To Think or Not to Think?
There seem to be a few schools of thought on this one. Some people believe that in order to achieve a truly meditative state, one must clear the mind of all thought. For most people, if they are able to gain this ability it comes with years of practice. Most human beings aren't able to just clear their minds of all thought. It isn't how our brains work.
Other people believe that you should leave your mind out of focus. Let the thoughts come and go without spending time on any one thought. This is a much more achievable goal for a beginner, but can still be surprisingly difficult. To be a bit more productive with this technique, you can try placing an intention to meditate on a specific thing. Have a problem that needs solving? Try going into your meditation with your question in mind and allow thoughts to come and go. Perhaps you will flit across a good solution.
Another method is to try a guided meditation. I like guided meditations because I have trouble with losing focus on my thoughts. With a guided meditation, you are going through steps in your mind like a story. You are visualizing specific things, and how you visualize them may bring clarity. If you visualize yourself sitting under a tree, what kind of tree is it? Is there water nearby? Are any animals joining you? There are a variety of guided meditations out there, many of which are designed with specific results in mind. If you are going into meditation with a specific goal in mind, try a guided meditation created with that purpose in mind, whether that purpose is something big like quitting smoking, or just visualizing balance and harmony being brought to your mind/body/spirit as a means of self care.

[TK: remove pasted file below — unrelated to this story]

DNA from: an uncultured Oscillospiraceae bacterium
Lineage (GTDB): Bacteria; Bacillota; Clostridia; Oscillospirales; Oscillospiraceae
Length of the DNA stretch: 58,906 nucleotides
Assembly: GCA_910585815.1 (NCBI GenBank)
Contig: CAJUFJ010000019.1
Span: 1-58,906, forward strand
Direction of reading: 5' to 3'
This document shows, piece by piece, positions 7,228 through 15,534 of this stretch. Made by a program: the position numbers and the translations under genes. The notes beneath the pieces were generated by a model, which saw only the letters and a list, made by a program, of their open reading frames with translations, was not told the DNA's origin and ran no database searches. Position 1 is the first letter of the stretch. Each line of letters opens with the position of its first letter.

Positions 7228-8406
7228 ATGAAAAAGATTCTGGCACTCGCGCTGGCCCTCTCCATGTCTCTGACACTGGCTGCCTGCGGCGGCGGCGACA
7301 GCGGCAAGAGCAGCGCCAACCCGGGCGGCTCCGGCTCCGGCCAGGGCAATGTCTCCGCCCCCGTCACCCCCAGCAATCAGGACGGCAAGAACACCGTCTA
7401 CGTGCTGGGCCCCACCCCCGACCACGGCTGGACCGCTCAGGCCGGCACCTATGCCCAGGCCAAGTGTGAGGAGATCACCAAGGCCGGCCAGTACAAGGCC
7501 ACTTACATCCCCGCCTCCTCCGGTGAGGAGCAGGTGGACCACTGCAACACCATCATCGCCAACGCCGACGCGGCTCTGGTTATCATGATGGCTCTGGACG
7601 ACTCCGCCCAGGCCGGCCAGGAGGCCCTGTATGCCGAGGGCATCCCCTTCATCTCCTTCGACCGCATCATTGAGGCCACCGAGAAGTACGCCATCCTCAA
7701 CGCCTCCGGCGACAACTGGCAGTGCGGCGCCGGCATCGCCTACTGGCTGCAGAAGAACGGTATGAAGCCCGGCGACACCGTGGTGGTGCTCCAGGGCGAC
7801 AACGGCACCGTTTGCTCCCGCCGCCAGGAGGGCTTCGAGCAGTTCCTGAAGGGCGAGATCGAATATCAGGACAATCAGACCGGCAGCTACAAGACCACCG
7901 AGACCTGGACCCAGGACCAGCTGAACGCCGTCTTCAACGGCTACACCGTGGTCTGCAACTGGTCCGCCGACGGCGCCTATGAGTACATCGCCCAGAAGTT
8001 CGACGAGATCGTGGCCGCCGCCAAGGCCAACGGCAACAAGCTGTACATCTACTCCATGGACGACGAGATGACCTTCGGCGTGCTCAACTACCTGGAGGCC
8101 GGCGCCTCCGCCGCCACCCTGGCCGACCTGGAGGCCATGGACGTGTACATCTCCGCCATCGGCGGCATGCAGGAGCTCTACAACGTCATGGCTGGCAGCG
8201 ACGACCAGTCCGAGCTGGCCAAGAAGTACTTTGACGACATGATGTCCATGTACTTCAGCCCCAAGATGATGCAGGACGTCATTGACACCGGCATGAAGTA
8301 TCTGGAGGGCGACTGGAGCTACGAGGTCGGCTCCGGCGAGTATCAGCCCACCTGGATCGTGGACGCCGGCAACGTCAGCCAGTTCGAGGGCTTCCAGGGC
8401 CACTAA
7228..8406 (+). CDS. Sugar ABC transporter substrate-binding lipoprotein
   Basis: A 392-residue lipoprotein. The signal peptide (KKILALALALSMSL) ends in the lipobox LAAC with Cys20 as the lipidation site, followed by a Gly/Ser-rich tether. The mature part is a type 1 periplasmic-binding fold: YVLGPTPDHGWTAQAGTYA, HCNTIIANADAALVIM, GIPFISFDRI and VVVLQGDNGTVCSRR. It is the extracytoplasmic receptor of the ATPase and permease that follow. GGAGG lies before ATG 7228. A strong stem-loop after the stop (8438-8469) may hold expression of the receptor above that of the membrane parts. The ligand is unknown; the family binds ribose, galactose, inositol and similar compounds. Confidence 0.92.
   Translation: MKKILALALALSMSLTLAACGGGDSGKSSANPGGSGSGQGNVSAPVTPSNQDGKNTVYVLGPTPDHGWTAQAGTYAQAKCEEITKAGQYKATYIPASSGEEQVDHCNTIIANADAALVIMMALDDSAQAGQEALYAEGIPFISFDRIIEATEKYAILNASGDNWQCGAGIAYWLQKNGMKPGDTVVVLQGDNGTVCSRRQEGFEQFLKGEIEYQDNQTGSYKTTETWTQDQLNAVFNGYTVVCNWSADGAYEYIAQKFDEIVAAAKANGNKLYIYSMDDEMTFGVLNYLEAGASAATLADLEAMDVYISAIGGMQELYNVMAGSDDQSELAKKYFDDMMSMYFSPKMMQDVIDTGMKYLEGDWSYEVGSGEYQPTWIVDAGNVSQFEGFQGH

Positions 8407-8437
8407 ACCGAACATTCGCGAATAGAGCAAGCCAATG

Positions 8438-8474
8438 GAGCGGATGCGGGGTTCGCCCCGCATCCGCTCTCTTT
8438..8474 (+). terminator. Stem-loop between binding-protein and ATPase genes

How Long Should You Meditate?
Especially as a beginner, meditating for any great length of time is a difficult feat. Many advanced practitioners are able to meditate for hours at a time, and thinking that this is the way that it must be can sometimes turn away newer practitioners. The answer is quite simple. Meditate as long as you feel is right. Need to be somewhere? Set a gentle alarm to signal the time to come out of meditation. Other than that, even meditating for 2 minutes is better than not meditating at all, and in our overly stressed culture, 2 minutes may be all that you can make time for. Once you become more comfortable with the act of meditation, it will become much easier to go for longer periods of time. It is something that most people must work their way up to.
There are a lot of proven benefits to reap through meditation. They include but are not limited to:
Do you meditate? What is your favorite technique? Feel free to share in the comments!
Meet the Author
Amanda Tarver, (LMT, CEIM, PES, RMT) is a massage therapist and birth worker in the Chicago area. She is dedicated to using a combination of bodywork and education to help people live a better quality of life.